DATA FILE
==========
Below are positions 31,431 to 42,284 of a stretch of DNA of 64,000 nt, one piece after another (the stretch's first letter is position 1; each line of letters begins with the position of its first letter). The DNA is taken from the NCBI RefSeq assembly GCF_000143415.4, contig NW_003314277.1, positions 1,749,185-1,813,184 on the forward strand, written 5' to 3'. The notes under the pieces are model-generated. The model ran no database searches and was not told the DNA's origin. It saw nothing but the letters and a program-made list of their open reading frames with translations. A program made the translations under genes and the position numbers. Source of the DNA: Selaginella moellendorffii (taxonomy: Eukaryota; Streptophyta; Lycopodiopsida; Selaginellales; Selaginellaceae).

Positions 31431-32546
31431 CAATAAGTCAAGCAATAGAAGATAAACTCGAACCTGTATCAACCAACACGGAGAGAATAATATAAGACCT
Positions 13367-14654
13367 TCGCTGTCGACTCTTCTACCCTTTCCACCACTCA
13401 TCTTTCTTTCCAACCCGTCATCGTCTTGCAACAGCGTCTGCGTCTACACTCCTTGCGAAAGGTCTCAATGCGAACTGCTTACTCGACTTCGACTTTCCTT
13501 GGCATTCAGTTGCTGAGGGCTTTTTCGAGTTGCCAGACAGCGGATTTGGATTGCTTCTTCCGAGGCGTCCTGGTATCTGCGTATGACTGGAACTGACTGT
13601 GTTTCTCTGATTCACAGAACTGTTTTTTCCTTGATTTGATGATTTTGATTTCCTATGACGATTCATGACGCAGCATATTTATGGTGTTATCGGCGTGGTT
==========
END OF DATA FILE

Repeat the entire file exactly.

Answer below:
Below are positions 31,431 to 42,284 of a stretch of DNA of 64,000 nt, one piece after another (the stretch's first letter is position 1; each line of letters begins with the position of its first letter). The DNA is taken from the NCBI RefSeq assembly GCF_000143415.4, contig NW_003314277.1, positions 1,749,185-1,813,184 on the forward strand, written 5' to 3'. The notes under the pieces are model-generated. The model ran no database searches and was not told the DNA's origin. It saw nothing but the letters and a program-made list of their open reading frames with translations. A program made the translations under genes and the position numbers. Source of the DNA: Selaginella moellendorffii (taxonomy: Eukaryota; Streptophyta; Lycopodiopsida; Selaginellales; Selaginellaceae).

Positions 31431-32546
31431 CAATAAGTCAAGCAATAGAAGATAAACTCGAACCTGTATCAACCAACACGGAGAGAATAATATAAGACCT
Positions 13367-14654
13367 TCGCTGTCGACTCTTCTACCCTTTCCACCACTCA
13401 TCTTTCTTTCCAACCCGTCATCGTCTTGCAACAGCGTCTGCGTCTACACTCCTTGCGAAAGGTCTCAATGCGAACTGCTTACTCGACTTCGACTTTCCTT
13501 GGCATTCAGTTGCTGAGGGCTTTTTCGAGTTGCCAGACAGCGGATTTGGATTGCTTCTTCCGAGGCGTCCTGGTATCTGCGTATGACTGGAACTGACTGT
13601 GTTTCTCTGATTCACAGAACTGTTTTTTCCTTGATTTGATGATTTTGATTTCCTATGACGATTCATGACGCAGCATATTTATGGTGTTATCGGCGTGGTT